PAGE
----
Since the discovery of the first exoplanet, a gaseous giant planet, two decades of an extensive planet hunt led to an amazing inventory of close-by planet systems. Among these planets a substantial number are slightly larger than Earth but are still expected to be rocky. No similar object exists in the solar system and little is known about them. One interesting aspect is to determine the habitability of these exotic planets and if life could develop there. It is therefore important to determine what is the structure of the deep interior of these planets and if it can generate a protecting magnetic field.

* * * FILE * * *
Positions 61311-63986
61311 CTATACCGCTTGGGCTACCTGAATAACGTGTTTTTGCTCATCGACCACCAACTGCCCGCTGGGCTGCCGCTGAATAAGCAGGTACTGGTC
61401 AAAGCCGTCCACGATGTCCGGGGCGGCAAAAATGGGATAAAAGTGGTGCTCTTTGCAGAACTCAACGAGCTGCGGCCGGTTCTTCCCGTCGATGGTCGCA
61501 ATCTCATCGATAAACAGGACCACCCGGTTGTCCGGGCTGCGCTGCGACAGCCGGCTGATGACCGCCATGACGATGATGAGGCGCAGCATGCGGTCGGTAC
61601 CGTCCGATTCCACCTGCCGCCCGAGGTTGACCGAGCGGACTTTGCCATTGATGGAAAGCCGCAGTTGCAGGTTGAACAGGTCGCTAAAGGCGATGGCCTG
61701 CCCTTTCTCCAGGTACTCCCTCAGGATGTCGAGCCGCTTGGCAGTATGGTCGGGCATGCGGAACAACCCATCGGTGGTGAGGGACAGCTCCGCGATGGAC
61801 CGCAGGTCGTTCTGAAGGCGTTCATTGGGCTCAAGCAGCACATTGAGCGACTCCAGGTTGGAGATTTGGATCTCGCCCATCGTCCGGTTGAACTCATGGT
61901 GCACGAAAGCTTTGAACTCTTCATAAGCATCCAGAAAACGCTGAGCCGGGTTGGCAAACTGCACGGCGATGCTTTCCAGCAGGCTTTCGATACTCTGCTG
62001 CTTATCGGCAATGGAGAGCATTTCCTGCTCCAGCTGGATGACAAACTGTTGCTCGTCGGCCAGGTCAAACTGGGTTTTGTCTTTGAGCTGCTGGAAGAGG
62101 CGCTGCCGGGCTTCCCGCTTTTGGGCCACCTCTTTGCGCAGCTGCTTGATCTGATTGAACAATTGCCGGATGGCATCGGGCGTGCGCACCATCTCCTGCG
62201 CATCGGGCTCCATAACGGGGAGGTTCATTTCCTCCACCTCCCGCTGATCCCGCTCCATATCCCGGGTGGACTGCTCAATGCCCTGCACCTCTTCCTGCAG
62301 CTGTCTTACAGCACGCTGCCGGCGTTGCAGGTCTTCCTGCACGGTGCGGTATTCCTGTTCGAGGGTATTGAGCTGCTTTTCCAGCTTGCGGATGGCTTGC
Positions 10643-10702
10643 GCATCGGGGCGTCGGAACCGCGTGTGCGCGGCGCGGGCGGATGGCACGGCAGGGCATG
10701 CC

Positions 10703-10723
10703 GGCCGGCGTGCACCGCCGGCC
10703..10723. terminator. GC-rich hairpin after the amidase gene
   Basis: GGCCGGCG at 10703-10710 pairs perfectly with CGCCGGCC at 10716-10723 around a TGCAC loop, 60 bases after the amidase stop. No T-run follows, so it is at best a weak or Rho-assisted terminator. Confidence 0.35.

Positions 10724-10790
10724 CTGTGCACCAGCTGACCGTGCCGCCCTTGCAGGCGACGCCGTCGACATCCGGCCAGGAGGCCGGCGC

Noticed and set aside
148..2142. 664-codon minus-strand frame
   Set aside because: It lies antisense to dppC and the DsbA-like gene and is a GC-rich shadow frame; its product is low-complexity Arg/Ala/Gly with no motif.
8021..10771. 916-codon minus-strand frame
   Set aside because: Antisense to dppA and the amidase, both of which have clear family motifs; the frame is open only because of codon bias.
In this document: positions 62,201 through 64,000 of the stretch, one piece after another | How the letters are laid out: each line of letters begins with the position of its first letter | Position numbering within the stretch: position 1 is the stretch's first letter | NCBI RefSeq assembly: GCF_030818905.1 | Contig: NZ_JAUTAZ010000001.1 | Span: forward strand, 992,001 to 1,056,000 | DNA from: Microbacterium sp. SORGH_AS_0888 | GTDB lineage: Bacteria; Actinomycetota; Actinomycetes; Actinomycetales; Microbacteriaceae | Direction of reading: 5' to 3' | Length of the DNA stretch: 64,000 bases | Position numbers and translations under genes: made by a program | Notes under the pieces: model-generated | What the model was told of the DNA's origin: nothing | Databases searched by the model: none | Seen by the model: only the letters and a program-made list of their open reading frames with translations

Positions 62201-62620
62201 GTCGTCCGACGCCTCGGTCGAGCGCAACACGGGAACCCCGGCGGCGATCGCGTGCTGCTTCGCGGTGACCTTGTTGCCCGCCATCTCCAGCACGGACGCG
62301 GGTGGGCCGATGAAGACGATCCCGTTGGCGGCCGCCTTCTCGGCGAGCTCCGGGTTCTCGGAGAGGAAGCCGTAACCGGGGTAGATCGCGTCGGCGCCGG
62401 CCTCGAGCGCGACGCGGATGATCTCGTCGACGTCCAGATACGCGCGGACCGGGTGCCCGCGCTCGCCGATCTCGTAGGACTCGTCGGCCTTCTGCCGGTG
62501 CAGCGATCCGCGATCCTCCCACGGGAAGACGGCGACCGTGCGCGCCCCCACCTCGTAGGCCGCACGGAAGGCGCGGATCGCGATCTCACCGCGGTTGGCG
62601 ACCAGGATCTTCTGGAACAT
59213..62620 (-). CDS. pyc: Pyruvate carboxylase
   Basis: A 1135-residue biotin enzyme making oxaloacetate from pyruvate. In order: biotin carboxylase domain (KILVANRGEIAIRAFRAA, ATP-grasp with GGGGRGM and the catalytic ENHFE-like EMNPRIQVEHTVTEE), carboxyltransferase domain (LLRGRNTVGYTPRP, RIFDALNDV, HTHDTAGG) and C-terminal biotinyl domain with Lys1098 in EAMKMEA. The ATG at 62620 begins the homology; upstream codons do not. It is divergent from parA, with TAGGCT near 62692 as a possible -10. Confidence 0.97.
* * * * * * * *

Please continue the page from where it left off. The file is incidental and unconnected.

In the proposed project, the fellow plans to develop a set of state-of-the-art ab initio simulations of iron-nickel mixtures to study the properties of these materials at high pressure. These materials are likely to be dominant in the core of Super-Earth but it is unclear if the pressure-temperature conditions are compatible with a solid core surrounded by a liquid and conducting phase as expected to be favorable for magnetic field generation. The fellow will focus on the phase diagram of these mixtures up to 1 TPa. He will also explore the transport properties in order to better constrain the possible scenarios of convection and magnetic field generation. Based on these results, the fellow will build evolution models of Super-Earths to be compared to the discovered exoplanets.